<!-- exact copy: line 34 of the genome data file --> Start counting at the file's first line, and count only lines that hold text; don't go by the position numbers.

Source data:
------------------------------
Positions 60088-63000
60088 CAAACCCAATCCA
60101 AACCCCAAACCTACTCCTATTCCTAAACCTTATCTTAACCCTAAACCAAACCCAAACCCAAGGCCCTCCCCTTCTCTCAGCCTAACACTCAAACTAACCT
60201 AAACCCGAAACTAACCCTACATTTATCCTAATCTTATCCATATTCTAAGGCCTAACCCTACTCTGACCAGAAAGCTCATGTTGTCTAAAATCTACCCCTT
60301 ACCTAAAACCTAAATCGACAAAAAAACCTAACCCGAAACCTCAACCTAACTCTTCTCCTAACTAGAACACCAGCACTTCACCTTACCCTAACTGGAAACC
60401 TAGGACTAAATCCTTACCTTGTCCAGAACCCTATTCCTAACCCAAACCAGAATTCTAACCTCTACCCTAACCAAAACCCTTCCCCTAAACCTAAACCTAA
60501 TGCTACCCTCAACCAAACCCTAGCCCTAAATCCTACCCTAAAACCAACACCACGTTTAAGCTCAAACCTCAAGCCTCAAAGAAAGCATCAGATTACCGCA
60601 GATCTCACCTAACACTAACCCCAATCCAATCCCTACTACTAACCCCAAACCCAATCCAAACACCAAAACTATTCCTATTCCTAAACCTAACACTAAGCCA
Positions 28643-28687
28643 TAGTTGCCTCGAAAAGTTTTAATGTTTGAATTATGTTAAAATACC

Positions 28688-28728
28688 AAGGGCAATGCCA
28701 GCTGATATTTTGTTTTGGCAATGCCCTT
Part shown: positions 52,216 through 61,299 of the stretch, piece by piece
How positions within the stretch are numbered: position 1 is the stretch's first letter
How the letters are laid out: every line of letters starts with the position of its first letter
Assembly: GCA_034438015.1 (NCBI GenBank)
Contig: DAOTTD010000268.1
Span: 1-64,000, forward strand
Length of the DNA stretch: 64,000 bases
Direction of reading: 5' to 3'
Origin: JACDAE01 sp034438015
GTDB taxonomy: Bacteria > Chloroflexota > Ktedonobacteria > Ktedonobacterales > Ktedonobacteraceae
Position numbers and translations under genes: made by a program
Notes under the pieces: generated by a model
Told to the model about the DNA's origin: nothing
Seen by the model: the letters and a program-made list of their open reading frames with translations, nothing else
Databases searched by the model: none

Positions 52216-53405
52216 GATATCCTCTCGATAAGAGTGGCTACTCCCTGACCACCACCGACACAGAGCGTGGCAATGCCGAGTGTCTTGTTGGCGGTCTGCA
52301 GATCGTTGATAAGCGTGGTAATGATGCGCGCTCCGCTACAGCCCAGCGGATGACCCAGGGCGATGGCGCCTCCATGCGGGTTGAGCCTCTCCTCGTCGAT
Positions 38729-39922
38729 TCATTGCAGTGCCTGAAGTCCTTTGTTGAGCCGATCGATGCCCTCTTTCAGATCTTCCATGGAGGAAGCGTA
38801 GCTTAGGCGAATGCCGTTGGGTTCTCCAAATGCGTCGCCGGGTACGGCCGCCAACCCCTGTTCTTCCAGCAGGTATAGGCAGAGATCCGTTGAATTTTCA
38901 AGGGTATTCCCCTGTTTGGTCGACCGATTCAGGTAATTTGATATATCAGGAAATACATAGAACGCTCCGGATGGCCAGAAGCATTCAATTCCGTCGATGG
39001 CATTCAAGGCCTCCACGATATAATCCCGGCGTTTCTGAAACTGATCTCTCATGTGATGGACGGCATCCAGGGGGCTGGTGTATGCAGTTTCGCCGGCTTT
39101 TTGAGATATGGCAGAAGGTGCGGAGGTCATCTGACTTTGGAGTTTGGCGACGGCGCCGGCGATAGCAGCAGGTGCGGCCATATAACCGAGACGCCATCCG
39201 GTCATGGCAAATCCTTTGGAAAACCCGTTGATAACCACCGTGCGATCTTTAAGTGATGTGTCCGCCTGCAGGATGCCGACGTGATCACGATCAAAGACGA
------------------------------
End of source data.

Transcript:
38801 GCTTAGGCGAATGCCGTTGGGTTCTCCAAATGCGTCGCCGGGTACGGCCGCCAACCCCTGTTCTTCCAGCAGGTATAGGCAGAGATCCGTTGAATTTTCA